• Produces androgens Androgens Androgens are naturally occurring steroid hormones responsible for development and maintenance of the male sex characteristics, including penile, scrotal, and clitoral growth, development of sexual hair, deepening of the voice, and musculoskeletal growth. Androgens and Antiandrogens or estrogens → gynecomastia Gynecomastia Gynecomastia is a benign proliferation of male breast glandular ductal tissue, usually bilateral, caused by increased estrogen activity, decreased testosterone activity, or medications. The condition is common and physiological in neonates, adolescent boys, and elderly men. Gynecomastia in men and precocious puberty Precocious puberty Precocious puberty (PP) is the appearance of secondary sexual characteristics due to elevated sex hormones before the age of 6-8 in girls and 9 in boys. Excess hormone secretion may occur only at the level of the sex hormone or may involve the whole hypothalamic-pituitary-gonadal axis. Precocious Puberty in boys
  • In some, can produce corticosteroids Corticosteroids Chorioretinitis
Sertoli cell tumor Tumor Inflammation
  • Testicular mass Mass Three-dimensional lesion that occupies a space within the breast Imaging of the Breast (hormonally silent)
  • Cell arrangement: form cords and tubules
Testicular lymphoma
  • Most common testicular cancer in older men (> 60 years)
  • Not a primary cancer
  • Arises from metastatic lymphoma to testes Testes Gonadal Hormones
Retroperitoneal mass biopsy consistent with classic seminoma

H&E stain of biopsy Biopsy Removal and pathologic examination of specimens from the living body. Ewing Sarcoma sample of retroperitoneal Retroperitoneal Peritoneum: Anatomy mass Mass Three-dimensional lesion that occupies a space within the breast Imaging of the Breast consistent with classic seminoma

Image: “Testicular seminoma presenting with duodenal perforation Perforation A pathological hole in an organ, blood vessel or other soft part of the body, occurring in the absence of external force. Esophagitis: a case report” by Miocinovic R, Abaza R. License: CC BY 2.0, cropped by Lecturio.

Diagnosis

Physical examination

Focused genitourinary exam:

  • Testicular exam palpating for masses:
    • Gently palpate testicle, epididymis Epididymis The convoluted cordlike structure attached to the posterior of the testis. Epididymis consists of the head (caput), the body (corpus), and the tail (cauda). A network of ducts leaving the testis joins into a common epididymal tubule proper which provides the transport, storage, and maturation of spermatozoa. Testicles: Anatomy, and scrotum Scrotum A cutaneous pouch of skin containing the testicles and spermatic cords. Testicles: Anatomy.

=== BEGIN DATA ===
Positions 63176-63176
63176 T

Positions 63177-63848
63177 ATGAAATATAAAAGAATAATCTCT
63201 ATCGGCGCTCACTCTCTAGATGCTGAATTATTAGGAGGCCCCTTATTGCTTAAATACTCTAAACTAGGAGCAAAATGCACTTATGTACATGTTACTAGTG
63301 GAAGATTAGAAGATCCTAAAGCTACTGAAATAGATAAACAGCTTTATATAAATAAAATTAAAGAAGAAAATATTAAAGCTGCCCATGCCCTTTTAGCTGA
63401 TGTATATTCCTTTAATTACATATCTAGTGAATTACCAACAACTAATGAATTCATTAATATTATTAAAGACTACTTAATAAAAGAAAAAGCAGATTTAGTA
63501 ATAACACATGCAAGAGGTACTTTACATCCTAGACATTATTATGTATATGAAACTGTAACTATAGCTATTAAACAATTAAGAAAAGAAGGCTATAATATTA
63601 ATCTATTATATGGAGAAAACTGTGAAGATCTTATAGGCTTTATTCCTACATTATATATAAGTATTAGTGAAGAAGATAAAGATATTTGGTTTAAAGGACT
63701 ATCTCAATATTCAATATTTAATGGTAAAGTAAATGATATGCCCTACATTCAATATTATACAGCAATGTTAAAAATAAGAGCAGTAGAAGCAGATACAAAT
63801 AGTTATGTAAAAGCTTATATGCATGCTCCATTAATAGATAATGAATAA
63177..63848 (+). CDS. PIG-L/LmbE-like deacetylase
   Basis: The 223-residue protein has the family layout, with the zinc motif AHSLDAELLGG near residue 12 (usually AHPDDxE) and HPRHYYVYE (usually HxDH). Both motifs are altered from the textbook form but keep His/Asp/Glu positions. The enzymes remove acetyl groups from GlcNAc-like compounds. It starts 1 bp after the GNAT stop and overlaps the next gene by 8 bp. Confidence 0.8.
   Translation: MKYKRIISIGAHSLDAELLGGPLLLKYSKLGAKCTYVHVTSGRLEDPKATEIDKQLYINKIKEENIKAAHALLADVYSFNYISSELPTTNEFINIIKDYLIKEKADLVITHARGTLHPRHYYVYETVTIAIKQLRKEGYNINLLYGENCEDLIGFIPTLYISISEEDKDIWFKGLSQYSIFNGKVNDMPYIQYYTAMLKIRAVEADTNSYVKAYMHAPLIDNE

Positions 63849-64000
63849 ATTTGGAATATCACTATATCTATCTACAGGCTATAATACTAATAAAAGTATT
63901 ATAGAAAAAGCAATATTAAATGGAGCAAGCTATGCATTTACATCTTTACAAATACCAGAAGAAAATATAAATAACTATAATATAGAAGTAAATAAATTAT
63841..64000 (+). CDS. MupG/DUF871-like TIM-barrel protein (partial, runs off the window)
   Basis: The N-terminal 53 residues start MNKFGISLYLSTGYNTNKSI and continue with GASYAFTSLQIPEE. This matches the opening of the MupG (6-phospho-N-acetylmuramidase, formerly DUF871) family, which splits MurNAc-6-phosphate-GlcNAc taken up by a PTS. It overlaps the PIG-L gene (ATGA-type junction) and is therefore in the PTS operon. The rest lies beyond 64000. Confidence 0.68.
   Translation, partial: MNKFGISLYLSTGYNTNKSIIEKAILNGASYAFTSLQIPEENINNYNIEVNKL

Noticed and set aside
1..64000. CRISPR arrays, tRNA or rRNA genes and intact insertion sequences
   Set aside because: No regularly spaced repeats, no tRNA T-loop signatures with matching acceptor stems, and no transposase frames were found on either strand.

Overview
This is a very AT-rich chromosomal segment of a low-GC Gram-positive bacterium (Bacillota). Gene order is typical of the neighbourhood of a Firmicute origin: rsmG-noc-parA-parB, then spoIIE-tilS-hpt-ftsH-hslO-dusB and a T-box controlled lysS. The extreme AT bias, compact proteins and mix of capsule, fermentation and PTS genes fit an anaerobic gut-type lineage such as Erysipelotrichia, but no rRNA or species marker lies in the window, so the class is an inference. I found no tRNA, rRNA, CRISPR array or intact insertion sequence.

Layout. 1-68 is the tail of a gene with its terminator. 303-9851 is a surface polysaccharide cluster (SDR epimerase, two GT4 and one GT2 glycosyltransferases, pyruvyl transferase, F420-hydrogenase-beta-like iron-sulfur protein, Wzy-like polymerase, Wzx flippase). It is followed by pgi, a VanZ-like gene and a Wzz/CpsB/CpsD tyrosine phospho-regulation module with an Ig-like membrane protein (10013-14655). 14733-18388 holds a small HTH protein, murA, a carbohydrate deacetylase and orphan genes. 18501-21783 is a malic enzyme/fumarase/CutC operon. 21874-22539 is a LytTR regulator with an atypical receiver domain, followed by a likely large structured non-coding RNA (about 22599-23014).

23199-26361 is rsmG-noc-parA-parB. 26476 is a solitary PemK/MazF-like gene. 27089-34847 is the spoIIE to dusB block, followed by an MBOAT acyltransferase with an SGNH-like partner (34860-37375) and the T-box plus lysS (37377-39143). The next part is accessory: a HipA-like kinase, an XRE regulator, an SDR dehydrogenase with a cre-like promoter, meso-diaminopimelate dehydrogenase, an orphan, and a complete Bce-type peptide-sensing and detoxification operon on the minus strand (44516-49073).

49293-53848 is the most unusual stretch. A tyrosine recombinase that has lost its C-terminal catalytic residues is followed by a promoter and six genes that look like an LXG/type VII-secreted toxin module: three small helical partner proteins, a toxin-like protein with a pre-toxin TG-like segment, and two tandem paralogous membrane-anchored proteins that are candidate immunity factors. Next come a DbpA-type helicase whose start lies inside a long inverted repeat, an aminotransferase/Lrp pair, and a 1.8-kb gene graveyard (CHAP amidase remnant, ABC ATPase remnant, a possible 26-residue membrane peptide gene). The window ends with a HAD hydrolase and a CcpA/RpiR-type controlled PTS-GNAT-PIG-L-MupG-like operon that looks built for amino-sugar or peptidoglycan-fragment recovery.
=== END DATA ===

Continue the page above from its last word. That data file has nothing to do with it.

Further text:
• Assess for masses, lesions, and nodules.
  • General abdominal exam to palpate for masses 
  • Chest exam to assess for gynecomastia Gynecomastia Gynecomastia is a benign proliferation of male breast glandular ductal tissue, usually bilateral, caused by increased estrogen activity, decreased testosterone activity, or medications. The condition is common and physiological in neonates, adolescent boys, and elderly men. Gynecomastia 
  • Inguinal exam to palpate for enlarged inguinal lymph nodes Lymph Nodes They are oval or bean shaped bodies (1 – 30 mm in diameter) located along the lymphatic system. Lymphatic Drainage System: Anatomy 
Bilateral gynecomastia

Bilateral gynecomastia Gynecomastia Gynecomastia is a benign proliferation of male breast glandular ductal tissue, usually bilateral, caused by increased estrogen activity, decreased testosterone activity, or medications. The condition is common and physiological in neonates, adolescent boys, and elderly men. Gynecomastia in a patient

Image: “ Finasteride Finasteride An orally active 3-oxo-5-alpha-steroid 4-dehydrogenase inhibitor. It is used as a surgical alternative for treatment of benign prostatic hyperplasia. Androgens and Antiandrogens induced Gynecomastia: Case report and Review of the Literature” by Ramot Y, Czarnowicki T, Zlotogorski A. License: CC BY 2.0